The biggest traffic jam in Denton County used to be the bar at Rubber Gloves. There was a 2-foot lane between the booths and the tables, and another 2-foot lane between the tables and bar. And that was the sole path from the door and bathrooms to the showroom and arcade, which meant that, if you were seated on the outside edge of the booth, you frequently took a black messenger bag to the head or a Conversed toe to the ankle. But Santa Claus brought RGRS a new bar. Basically, the wall behind the old bar was ripped out, opening up another room, which now houses the bar along with a big square of standing/ordering/mingling space. There's plenty of room to sidle up to the bar or head straight to the music. Now if only we could get Rubber Gloves to clear up that High Five mess.

Yes, it's hard to do. Maybe that's why we see so many couples call it quits in the park. It's a public place, so not too much drama (the slapping, the screaming) can go down. It's more relaxing with the grass and trees. And it's hard to get too upset watching kids swing alongside a pickup game of basketball. In the past year, we've known or witnessed at least 10 couples break up at Tietze. We're not trying to give it a bad name or anything; in fact, it's a testament to the peaceful surroundings that folks entrust such pivotal moments to the place. In all fairness, we've seen a proposal there, too, but 10 beats one.

This humongous dance club, tucked away on a blah stretch of industrial buildings off Northwest Highway, is the Latin dance scene's least-kept secret. Escapade 2009 keeps the weekends thumping with its reliable mix of Top 40 music and rock en Espaol, along with live bands on some Thursdays. Giant video screens and fog machines give the sprawling dance floor some crazy techno cred. Good times don't come cheap, however--cover can run as high as 20 bucks. Fortunately for the male patrons, ladies seem to have a different interpretation of "no cover"--the skirts and shirts are barely there.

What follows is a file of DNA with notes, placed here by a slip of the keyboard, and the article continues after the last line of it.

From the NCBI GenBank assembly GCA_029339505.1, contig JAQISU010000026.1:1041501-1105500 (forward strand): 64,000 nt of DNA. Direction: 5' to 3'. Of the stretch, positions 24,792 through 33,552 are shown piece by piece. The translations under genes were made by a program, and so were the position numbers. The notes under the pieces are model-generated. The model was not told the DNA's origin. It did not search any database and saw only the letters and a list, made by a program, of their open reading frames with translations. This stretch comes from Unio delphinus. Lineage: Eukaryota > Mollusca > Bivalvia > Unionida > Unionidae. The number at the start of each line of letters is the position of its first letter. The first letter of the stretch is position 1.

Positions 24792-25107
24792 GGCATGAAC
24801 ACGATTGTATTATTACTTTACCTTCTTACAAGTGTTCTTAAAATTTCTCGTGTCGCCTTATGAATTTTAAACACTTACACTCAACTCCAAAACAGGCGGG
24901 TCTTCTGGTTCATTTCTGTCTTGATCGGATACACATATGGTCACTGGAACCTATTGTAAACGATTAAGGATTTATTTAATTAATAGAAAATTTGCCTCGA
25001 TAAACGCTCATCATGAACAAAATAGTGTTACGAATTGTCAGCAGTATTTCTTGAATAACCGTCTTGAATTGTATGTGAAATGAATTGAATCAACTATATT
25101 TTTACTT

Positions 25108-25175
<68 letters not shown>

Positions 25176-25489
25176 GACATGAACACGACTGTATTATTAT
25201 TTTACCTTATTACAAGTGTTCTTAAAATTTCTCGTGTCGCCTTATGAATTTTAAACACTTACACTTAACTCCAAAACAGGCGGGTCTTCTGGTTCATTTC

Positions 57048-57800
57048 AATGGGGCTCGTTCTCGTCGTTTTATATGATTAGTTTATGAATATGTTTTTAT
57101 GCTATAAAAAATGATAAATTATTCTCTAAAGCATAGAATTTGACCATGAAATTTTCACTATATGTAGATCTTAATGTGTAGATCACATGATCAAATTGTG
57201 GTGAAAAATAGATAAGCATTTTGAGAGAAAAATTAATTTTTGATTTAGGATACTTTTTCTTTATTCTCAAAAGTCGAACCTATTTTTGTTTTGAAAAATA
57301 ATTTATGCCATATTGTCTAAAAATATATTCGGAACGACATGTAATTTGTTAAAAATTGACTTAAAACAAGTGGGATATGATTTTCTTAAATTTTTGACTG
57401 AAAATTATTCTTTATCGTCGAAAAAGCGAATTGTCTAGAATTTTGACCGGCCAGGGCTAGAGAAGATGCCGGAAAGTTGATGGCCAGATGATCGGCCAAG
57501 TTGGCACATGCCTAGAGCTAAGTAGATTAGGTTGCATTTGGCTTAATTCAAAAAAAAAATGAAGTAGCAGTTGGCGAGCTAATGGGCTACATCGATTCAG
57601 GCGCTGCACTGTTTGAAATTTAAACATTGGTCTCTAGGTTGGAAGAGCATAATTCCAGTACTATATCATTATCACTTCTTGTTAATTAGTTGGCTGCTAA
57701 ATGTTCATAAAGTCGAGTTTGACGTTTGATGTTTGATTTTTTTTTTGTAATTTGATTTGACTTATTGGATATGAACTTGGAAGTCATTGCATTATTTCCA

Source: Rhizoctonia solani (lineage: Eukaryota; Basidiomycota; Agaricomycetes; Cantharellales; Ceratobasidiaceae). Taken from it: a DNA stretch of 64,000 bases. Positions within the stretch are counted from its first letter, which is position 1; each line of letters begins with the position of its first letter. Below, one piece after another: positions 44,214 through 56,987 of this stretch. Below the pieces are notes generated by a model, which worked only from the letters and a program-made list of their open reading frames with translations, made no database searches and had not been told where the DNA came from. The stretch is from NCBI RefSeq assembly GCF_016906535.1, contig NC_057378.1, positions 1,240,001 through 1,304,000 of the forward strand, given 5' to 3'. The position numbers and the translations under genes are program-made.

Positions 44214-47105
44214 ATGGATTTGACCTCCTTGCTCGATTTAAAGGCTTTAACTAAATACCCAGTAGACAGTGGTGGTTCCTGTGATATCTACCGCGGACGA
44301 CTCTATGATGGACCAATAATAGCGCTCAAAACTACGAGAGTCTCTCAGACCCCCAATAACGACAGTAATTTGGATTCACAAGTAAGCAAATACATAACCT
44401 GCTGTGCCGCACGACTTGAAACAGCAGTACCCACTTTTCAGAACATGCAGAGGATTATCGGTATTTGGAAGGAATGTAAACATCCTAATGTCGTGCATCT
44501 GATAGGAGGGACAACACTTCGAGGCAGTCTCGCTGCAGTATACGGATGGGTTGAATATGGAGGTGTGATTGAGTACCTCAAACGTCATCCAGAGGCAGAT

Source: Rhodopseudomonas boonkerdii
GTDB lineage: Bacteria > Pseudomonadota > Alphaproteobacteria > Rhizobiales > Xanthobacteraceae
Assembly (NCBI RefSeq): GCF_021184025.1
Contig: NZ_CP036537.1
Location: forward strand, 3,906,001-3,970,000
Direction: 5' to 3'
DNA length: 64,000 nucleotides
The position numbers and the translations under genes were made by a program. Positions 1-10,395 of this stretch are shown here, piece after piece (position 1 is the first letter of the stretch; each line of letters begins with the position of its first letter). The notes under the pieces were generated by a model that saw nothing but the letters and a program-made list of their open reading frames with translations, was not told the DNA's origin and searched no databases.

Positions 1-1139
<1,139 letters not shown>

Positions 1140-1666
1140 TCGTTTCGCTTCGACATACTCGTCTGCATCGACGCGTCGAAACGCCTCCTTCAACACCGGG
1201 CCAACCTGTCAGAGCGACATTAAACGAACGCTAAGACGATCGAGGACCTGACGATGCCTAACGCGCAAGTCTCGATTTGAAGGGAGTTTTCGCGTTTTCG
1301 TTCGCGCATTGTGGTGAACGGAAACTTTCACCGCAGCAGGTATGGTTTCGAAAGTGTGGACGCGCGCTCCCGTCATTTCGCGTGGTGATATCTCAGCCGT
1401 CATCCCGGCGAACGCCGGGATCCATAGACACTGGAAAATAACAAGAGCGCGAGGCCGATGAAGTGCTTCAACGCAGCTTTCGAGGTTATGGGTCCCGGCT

Readers' Pick

Babalu Club

2910 McKinney Ave.


Best Place to Hide From the Boss in the Middle of a Workday

Sevy's Grill

Alison McLean

A few assumptions to start: You're out of precious vacation days; you need a break; you enjoy a good midafternoon buzz; and your boss isn't already sitting at the bar. Good, then yelp in pain, announce an urgent need to visit the dentist and call it a day. Sevy's attracts brokers and bankers and fully gruntled postal workers and housewives--just about anyone. The dress code ranges from casual on up. The kitchen serves a special afternoon bar menu. Bartender James Pintello spins out stories as well as medicinal doses of alcohol (remember the toothache?). It's a bright, quiet and friendly space, with a clear view of the doorway, just in case the boss gets the same idea. Plenty of time to duck into a corner or dash out to the patio, jump the fence and make your escape. Oh, yeah--almost forgot the underground parking garage. Good thing if you wish to avoid detection.